This would be a fitting end to this saga.
Texas isn’t giving up on saving Fairfield Lake State Park, a 1,820-acre park that operated on leased land for decades until the owner sold it earlier this year. On Thursday, Texas Parks and Wildlife Department commissioners gave the agency’s executive director the power to take “all necessary steps” to acquire the property that includes the park.
In late February, visitors said their goodbyes by collecting seashells, skipping rocks and casting their fishing lines from a boat on what they believed was the last day the park, about 100 miles south of Dallas, would be open to the public.
The park had announced it was closing after Vistra Corp., the energy company that had leased the land at no cost to the state, reached an agreement to sell the land to a developer. The state later struck a deal with the new owner to let the park remain open temporarily while the state explored its options.
Texas Parks and Wildlife Commission Chair Arch H. “Beaver” Aplin III said during Thursday’s meeting the agency has “sufficient funds” to purchase the park and has made an offer to buy the 5,000 acres of land that includes the park.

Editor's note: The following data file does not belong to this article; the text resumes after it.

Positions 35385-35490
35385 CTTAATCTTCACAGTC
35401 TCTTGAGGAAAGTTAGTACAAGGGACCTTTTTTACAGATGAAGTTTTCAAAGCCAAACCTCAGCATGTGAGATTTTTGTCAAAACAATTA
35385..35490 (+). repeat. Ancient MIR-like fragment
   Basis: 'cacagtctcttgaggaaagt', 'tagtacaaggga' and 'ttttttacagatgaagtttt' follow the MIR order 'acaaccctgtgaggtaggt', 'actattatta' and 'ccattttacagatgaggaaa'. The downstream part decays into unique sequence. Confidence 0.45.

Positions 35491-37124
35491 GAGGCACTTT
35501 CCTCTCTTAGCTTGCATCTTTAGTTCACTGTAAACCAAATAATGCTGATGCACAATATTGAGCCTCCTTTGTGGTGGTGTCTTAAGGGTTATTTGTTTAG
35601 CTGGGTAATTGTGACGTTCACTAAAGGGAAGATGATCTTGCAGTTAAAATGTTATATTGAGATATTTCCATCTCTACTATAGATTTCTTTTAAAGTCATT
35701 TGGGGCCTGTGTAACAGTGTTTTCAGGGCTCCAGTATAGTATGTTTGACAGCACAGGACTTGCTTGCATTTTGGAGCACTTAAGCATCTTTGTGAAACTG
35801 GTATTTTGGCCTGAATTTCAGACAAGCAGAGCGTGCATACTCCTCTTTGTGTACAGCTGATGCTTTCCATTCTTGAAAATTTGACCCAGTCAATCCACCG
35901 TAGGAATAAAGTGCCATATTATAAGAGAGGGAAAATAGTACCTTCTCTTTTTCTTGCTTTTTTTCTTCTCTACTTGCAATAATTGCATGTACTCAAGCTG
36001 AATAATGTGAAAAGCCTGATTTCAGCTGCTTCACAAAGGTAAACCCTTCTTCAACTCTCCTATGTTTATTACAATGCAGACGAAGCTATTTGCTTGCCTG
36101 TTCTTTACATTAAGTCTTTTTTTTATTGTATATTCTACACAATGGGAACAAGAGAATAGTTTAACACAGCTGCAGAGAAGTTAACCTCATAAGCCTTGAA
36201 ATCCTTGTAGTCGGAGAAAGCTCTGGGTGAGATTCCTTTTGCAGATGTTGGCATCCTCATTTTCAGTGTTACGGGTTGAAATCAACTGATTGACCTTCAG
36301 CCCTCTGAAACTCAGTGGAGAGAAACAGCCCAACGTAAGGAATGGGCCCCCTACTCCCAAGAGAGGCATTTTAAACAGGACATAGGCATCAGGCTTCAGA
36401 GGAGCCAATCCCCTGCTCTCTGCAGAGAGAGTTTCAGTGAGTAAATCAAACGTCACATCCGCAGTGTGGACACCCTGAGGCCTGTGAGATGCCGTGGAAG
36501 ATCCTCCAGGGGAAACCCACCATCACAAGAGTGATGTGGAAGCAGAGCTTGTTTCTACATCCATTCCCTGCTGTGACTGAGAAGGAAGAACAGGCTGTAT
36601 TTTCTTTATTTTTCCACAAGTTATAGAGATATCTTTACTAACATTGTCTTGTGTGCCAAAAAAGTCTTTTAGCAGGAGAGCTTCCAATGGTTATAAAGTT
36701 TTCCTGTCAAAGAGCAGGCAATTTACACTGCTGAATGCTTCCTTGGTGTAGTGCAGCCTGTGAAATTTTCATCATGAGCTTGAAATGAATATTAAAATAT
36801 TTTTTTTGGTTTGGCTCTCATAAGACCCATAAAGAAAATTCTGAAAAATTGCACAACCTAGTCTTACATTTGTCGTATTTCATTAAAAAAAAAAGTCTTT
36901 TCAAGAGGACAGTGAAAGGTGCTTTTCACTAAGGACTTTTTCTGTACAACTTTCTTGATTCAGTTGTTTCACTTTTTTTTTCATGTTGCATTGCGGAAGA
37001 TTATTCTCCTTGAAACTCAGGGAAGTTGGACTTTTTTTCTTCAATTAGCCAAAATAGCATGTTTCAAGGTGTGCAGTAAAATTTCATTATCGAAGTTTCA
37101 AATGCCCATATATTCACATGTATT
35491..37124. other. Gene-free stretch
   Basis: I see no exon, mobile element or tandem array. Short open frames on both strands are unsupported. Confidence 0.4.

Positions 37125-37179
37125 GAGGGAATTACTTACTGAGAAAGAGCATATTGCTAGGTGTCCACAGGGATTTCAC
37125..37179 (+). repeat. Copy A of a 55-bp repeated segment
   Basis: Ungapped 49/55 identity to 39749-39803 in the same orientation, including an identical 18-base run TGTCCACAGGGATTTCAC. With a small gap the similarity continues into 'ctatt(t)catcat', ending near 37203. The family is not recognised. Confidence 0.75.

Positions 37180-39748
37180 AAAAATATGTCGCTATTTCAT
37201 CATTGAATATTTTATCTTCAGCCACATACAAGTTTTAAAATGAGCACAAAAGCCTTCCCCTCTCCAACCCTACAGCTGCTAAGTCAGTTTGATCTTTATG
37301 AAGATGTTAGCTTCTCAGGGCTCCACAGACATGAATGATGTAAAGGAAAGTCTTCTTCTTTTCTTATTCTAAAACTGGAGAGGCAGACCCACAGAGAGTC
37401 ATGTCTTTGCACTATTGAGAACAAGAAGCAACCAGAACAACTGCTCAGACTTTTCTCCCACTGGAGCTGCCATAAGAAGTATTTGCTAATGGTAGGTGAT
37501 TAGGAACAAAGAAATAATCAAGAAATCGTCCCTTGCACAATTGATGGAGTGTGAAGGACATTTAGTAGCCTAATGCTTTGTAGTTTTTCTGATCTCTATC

“We need more parkland in Texas, not less. And this is a critical moment for Texas during our centennial celebration year,” Aplin said. “I’m committed, and these commissioners are committed, to keeping the park, and we’re determined to protect it for the present and future generations to that end.”
Vistra didn’t immediately respond to requests for comment.
Shawn Todd, founder and CEO of Dallas-based Todd Interests, said Thursday that his company’s contract to buy the property that includes the park isn’t final but will go through “in a matter of days.” Todd said he received an offer from TPWD, “refreshingly saying that they were respecting private property rights and made us an offer to purchase our contract.”
“We responded timely, and in good faith to that offer with a proposal that we felt would have been an incredible win for the Texas parks and for the state of Texas,” Todd said. “And candidly a significant sacrifice to our family and firm.”
He said the agency has not yet responded to the company’s proposal.
See here for the previous entry. I have no idea what kind of counter-offer Todd Interests has made. It would be reasonable to be a bit skeptical of their claims of how good it would be for parks, but I’m willing to hear them out. If the end result is that Fairfield State Park remains open to the public more or less as it was before all this went down, I’d consider that a win. I hope we find out soon.